Net Worth: Missing the Obvious

I have been tracking my net worth monthly, thanks to inspiration from J Money at budgetsaresexy.com.

I manage to increase my net worth by about $1K-$2K every month, mainly from 401(k) contributions, including company matching. This is a great start, but since I am interested in early retirement, I want to increase this amount significantly.

Over the last few months, I have focused on decreasing my monthly expenses in every way possible. I recently moved, which significantly decreased my rent, I worked on decreasing my grocery store bill, I use the library instead of buying books on my Kindle, and I have stopped buying clothes as a form of entertainment. Still, I only managed to increase my monthly savings by a couple hundred dollars. What was I missing??

This past week, I decided to categorize every purchase I had made in the year 2016 and see where all my money was going (side note: Yes, I love spreadsheets. This activity was fun for me. Yes, you probably think I’m crazy.) A few of my categories: rent, utilities, car costs, medical costs, food, clothing, travel, charity, books, sports tickets, and self-care (treats like massages, pedicures, etc.) Food and medical were both high, which I had expected. Books and sports tickets had decreased from the year before, clothing had drastically decreased, and nothing really stood out to me. Travel was high due to several international trips, which I had been saving for over the past few years.

Then I scrolled down to this category: Personal Development: $5,024.52. Holy $hit! I don’t remember seeing any of that in my monthly expenses!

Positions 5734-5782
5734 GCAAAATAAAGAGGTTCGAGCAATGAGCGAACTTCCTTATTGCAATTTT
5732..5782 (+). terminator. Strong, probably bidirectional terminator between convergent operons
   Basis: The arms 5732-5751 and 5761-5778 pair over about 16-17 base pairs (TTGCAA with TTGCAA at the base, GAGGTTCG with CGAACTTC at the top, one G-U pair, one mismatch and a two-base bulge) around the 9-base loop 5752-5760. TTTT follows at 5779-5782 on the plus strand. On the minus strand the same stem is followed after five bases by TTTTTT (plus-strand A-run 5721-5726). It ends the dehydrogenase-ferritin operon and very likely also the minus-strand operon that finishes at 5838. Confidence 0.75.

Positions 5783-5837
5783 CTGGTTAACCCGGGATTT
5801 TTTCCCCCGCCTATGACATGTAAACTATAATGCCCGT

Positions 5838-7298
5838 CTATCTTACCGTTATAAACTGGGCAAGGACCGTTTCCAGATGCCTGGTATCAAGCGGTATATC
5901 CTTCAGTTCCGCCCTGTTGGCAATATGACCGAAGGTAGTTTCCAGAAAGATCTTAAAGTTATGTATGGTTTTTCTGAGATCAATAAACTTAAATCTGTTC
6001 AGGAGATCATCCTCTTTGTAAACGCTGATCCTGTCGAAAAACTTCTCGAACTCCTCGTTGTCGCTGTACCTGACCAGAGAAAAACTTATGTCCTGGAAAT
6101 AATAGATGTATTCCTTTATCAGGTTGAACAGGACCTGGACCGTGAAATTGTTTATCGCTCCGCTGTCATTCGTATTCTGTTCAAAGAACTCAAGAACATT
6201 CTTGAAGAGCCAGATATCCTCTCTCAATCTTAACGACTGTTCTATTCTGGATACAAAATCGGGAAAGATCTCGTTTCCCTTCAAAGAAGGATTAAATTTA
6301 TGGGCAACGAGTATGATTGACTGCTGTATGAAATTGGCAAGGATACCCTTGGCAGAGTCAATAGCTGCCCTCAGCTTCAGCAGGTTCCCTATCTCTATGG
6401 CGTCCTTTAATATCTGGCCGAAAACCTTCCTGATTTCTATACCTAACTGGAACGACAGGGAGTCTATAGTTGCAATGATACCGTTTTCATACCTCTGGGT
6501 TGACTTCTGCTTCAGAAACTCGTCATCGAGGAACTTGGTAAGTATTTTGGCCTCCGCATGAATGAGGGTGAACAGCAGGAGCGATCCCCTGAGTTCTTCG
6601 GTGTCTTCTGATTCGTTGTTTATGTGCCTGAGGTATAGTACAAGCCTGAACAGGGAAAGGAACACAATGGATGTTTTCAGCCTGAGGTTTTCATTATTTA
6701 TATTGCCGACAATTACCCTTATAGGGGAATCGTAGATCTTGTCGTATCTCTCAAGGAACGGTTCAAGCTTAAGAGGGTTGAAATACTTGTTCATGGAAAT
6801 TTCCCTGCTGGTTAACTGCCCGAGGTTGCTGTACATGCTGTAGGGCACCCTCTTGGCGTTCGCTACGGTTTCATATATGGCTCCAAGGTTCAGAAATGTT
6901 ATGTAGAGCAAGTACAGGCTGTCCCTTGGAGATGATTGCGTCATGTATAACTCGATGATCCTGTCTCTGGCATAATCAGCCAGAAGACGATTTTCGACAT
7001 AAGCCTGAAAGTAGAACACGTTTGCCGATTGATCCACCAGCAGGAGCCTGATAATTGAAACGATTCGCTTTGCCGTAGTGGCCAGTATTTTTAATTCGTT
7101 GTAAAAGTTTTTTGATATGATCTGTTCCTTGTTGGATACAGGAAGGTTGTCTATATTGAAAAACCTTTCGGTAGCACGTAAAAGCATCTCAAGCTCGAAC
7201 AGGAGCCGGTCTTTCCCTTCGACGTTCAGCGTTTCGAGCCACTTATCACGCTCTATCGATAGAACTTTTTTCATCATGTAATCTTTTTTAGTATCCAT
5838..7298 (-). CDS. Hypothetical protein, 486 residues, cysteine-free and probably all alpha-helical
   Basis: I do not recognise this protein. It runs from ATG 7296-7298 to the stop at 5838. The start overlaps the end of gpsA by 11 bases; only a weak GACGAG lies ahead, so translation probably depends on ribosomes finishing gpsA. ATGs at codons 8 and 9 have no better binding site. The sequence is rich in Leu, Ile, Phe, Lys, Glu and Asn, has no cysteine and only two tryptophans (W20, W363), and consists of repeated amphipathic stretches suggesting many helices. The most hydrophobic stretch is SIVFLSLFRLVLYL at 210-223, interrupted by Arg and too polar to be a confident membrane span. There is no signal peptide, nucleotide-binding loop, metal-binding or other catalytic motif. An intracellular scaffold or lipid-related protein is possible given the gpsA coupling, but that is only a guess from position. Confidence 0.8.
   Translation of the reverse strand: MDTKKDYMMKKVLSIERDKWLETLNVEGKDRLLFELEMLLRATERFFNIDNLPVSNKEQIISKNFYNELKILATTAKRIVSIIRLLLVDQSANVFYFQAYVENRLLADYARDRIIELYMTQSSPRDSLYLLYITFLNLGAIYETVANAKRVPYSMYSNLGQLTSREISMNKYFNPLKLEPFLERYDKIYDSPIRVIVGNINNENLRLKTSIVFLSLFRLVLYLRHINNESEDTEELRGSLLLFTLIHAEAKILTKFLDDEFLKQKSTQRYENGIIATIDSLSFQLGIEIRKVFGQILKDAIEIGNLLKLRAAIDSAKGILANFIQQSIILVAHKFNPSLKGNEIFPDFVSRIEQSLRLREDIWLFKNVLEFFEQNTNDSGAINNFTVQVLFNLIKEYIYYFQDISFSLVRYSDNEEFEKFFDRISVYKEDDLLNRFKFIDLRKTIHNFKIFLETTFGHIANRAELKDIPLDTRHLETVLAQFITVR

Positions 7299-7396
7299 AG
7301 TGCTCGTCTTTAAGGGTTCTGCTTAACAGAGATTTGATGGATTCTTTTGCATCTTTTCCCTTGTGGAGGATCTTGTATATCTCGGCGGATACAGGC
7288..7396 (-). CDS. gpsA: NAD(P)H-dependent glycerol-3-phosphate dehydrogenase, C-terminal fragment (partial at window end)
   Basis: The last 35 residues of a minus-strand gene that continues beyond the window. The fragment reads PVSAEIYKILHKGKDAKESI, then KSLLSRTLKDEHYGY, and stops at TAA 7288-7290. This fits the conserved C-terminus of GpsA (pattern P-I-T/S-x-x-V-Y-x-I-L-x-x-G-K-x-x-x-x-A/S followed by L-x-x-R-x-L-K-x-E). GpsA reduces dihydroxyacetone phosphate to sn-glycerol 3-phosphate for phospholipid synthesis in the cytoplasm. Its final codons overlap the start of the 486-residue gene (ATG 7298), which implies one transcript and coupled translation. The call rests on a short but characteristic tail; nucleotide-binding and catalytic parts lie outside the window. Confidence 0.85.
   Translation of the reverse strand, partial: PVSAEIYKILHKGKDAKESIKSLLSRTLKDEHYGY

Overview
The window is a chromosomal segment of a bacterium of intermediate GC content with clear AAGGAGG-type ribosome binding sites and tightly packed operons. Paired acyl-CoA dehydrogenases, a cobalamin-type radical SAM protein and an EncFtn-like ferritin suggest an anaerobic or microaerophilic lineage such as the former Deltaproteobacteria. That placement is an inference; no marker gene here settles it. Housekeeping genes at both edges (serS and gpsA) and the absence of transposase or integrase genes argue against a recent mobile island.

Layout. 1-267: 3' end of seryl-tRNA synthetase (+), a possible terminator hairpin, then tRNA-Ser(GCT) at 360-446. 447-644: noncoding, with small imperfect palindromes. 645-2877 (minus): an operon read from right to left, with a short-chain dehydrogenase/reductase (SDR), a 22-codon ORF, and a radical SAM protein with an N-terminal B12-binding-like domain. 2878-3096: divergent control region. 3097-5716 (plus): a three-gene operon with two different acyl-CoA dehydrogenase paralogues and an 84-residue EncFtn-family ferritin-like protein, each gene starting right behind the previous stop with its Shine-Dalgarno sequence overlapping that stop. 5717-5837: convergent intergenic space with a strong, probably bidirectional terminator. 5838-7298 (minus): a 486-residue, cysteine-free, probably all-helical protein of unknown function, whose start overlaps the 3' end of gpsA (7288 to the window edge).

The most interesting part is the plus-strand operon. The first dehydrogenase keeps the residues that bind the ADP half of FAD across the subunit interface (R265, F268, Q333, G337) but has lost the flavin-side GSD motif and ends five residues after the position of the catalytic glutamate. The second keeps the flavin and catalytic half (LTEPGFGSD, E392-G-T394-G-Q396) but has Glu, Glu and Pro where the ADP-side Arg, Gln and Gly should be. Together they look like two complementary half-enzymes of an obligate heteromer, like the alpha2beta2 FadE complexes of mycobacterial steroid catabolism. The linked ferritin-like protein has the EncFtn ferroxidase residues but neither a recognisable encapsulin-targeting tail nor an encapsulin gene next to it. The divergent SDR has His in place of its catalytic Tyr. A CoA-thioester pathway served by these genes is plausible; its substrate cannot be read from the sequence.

And then I remembered… I had been charging my “personal development” costs to my savings budget. Oh, no. My rationale behind this had been that these courses were investments in myself, so it was ok to spend my investing money on them. I do firmly believe that these courses will pay off, both in personal happiness and in money earned (that’s a whole post for another day), but no wonder I hadn’t been putting in money to my investment accounts!

The Courses:

Rich Dad Investing Class (about $5k, some paid last year)
Geneen Roth’s Women Food and God Retreat- $2k including travel
IPEC coaching certification- haven’t paid yet, but $9k to come

Obviously this is a significant amount of money. Especially since I am expecting to spend $9k more before the end of the year. In order to make my IPEC payments, I need to put every penny possible towards these, so I will continue to use my savings budget for the rest of the year for personal development.

Next year, however, things are going to change. Personal development costs will come out of monthly expenses- that may mean that I can’t sign up for everything I want to, but I think after this year I need to cut back anyway. Next year I also expect to be making back some money on these investments. While personal development is an investment, early retirement is a big priority for me, and I need to follow through with my financial investments to show that.

The lesson? Sometimes the issue is staring right at you, and you still can’t see it. My obsessive expense tracking helped me find the issue, but I could have found it more easily by taking a deep breath and a step back from my spreadsheets.

What obstacles have you been in denial about? How did you narrow down the problem?

Leave a Reply

Your email address will not be published. Required fields are marked *